A good example of this would be where modernisation or efficiencies lead to a change in the organisation of work or skills, meaning fewer employees are required to perform that particular task, but different tasks are still required.
Barot v London Borough of Brent demonstrated this. It involved a restructure involving a change in the type of work being done and a reduction in lower level tasks and an increase in higher level, more strategic work. But there was no reduction in the total number of people. The tribunal still held that it was a redundancy situation because there was a reduced requirement for employees at the claimant’s grade to carry out the particular kind of work she did.
When there is a restructure, but no redundancy
On the flip side, it is not automatic that restructures equal redundancies. If overall, the business still requires just as much work of the particular kind in question and as many employees to do it, then there is no redundancy situation, even if individual jobs disappear as a result.
To give a practical example, a floral delivery company employs one delivery driver, who has a UK driving licence but is not a florist, and one florist who cannot drive. Neither is capable of, or willing to, perform the other’s role.
Therefore, the company decides it would be more efficient to have two florists who can also deliver – to achieve a sensible, genuine business reason. There has been no reduction in the requirement for work of any particular kind because the company does the same amount of floristry and deliveries as before, it is just organised in a different way.
If the company follows a fair process to dismiss both employees and recruit two florists who can also perform the delivery functions, there has been no redundancy – even though their single-skilled jobs have gone. This could be deemed a potentially fair reason for the resulting dismissals with the employer relying upon “some other substantial reason” (SOSR).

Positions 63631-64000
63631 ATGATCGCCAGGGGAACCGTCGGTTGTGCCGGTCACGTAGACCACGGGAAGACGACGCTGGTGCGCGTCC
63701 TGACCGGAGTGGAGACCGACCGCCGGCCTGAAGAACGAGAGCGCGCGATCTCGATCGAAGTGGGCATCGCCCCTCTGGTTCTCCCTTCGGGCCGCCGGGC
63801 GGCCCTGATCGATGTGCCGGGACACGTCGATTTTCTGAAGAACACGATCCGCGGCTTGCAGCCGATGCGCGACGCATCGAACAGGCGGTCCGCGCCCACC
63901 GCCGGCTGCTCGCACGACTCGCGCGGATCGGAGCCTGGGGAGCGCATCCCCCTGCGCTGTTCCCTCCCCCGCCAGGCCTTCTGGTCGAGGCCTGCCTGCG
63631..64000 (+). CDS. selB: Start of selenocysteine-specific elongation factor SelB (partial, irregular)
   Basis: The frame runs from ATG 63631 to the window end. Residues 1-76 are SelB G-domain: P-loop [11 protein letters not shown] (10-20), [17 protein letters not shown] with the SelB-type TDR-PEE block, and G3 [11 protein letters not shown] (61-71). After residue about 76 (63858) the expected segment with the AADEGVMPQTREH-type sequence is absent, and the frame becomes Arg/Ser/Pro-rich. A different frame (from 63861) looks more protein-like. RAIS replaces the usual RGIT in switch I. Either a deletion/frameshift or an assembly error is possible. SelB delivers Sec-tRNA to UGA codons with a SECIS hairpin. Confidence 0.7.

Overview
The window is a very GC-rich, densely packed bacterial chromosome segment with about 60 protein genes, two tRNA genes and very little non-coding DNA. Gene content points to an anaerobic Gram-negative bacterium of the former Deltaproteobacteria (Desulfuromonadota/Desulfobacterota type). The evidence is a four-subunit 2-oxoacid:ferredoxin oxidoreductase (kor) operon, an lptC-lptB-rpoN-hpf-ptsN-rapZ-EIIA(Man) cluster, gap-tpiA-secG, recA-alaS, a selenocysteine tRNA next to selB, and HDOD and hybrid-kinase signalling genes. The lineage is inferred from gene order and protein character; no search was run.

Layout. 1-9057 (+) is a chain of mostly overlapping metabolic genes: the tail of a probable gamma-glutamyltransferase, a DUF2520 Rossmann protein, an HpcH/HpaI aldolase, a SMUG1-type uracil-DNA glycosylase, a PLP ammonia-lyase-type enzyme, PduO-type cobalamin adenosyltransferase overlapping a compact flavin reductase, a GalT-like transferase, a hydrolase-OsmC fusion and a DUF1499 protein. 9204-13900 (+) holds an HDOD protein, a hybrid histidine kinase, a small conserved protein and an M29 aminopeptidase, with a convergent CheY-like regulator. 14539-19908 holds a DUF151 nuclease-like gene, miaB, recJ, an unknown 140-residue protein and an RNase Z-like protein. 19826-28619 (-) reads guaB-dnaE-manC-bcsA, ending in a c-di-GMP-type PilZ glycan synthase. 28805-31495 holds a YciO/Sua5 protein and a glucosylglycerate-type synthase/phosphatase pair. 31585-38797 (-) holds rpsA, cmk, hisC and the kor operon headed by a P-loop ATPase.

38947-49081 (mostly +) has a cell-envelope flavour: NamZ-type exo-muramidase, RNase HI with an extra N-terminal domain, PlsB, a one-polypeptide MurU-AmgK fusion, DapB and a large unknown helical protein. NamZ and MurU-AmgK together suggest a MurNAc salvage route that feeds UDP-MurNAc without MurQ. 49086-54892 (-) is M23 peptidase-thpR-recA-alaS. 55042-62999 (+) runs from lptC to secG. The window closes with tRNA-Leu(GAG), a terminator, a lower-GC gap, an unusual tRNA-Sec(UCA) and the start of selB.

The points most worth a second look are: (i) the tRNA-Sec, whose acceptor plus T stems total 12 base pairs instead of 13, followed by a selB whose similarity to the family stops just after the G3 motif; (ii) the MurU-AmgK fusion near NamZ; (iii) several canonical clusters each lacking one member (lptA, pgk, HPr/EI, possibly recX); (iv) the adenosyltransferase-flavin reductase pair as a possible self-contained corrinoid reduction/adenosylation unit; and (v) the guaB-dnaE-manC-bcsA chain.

Changing terms and conditions: redundancy or SOSR?
An employer’s proposal to change terms and conditions – as part of a restructure – can lead to a dispute about whether the changes “go to the heart of the job being done” and therefore indicate a redundancy as a reduced requirement for work of a particular kind.
Providing a fair procedure was followed, employers may argue that employees dismissed for refusing to accept changes were dismissed for SOSR and no redundancy payment is due. However, the dismissed employees can argue that the real reason for the dismissals was redundancy, that they are due a redundancy payment, and potentially also that their dismissals were unfair.
Obtaining good legal advice on the correct process to follow is recommended, but a tribunal will always make an assessment based on the facts.
In all cases, there may be an obligation to consult collectively, if 20 or more employees are affected by the proposals, otherwise employers risk claims for up to 90 days’ gross pay per employee – and also potential criminal consequences.
Once a potential redundancy has been identified, it is important to seek advice early, so that the correct procedure – and possibly also the correct notification procedures – can be followed, avoiding the risk of claims.